HIST 3703-001 Taking Off: How Some Economies Get Rich Melissa Teixeira WILL 215 M 3:30 PM-6:29 PM What makes an economy grow? This question has been asked – and answered – many times over in the modern era. From Adam Smith’s classic Wealth of Nations (1776) to today’s political leaders, many have debated the ingredients necessary for a nation to prosper, or policies to promote growth. Some point to the need for fiscal responsibility, others an educated labor force, or to tariffs, natural resources, and the right laws. This seminar explores the deep history of this problem of economic growth. Students will read works by economists, social scientists, and historians that present different theories for why some nations develop faster than others. With case studies from across the globe, we will tackle topics like why Europe industrialized first, or the paradox of why the abundance of natural resources does not necessarily contribute to long-lasting economic development. This course also asks students to think critically about the metrics used to measure “success” and “failure” across nations, as well as how such comparisons between societies have been mobilized to legitimize imperial expansion, human exploitation, environmental destruction, or political repression. By discussing how governments, corporate interests, and individual actors have implemented strategies to increase national wealth, students will also be asked to grapple with some of the consequences of economic growth for the environment, human welfare, and social inequality. *Students may fulfill one geographic requirement for the History major or minor with this course. The specific requirement fulfilled will be determined by the topic of the research paper. https://coursesintouch.apps.upenn.edu/cpr/jsp/fast.do?webService=syll&t=202330&c=HIST3703001 Economic, World Global Issues, Research, Seminar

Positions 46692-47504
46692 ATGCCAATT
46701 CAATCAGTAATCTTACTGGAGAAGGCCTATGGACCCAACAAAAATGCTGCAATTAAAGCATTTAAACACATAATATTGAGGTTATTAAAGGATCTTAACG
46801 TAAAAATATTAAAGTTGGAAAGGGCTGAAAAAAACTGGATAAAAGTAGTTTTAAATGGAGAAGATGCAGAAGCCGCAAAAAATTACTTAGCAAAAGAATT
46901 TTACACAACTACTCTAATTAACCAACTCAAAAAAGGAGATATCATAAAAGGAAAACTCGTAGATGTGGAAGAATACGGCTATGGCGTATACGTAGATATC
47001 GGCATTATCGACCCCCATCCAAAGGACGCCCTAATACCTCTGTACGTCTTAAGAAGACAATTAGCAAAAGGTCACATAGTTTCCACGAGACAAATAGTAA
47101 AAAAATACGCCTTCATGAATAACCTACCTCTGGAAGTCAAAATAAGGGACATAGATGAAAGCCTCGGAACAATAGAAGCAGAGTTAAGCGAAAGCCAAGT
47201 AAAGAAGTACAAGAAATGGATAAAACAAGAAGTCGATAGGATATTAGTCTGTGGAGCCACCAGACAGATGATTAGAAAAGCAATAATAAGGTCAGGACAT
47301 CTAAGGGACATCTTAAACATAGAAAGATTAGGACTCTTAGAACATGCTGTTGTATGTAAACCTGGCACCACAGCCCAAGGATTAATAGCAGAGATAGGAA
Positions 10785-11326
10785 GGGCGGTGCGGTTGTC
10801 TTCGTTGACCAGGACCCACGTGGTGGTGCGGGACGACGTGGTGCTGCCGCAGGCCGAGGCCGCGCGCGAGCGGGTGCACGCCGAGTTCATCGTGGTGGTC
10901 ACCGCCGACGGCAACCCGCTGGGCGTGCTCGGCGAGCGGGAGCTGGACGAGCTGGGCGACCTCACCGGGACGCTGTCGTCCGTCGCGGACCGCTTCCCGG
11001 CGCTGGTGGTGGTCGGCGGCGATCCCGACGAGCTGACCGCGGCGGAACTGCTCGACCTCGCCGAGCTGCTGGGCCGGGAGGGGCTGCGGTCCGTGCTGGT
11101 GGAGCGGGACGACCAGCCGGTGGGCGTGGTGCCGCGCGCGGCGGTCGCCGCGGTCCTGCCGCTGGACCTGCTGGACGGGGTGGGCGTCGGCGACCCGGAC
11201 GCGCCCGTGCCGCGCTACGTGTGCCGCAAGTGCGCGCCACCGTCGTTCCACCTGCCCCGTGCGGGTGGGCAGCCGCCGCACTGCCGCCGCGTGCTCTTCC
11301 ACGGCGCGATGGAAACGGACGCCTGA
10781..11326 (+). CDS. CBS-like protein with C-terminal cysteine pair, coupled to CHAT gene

HIST 3910-401 Immigration and the Making of US Law Hardeep Dhillon BENN 231 MW 12:00 PM-1:29 PM This course examines the legal history of the United States to illuminate one of the most urgent issues of our time: immigration. From the late nineteenth century, immigration to the United States changed the legal landscape of the country by challenging the bounds of national citizenship, “separate but equal,” Congressional powers, home ownership, and an array of other topics. In this course, we will trace how immigrants challenged existing orders of their time through major state and federal supreme court cases, and the subsequent aftermaths of their trials. In addition to considering the key legal issues at stake in these cases, this course compels us to consider the dynamics of race, disability, gender, and labor that define the construction of US law in the context of immigration. ASAM3110401 https://coursesintouch.apps.upenn.edu/cpr/jsp/fast.do?webService=syll&t=202330&c=HIST3910401 American US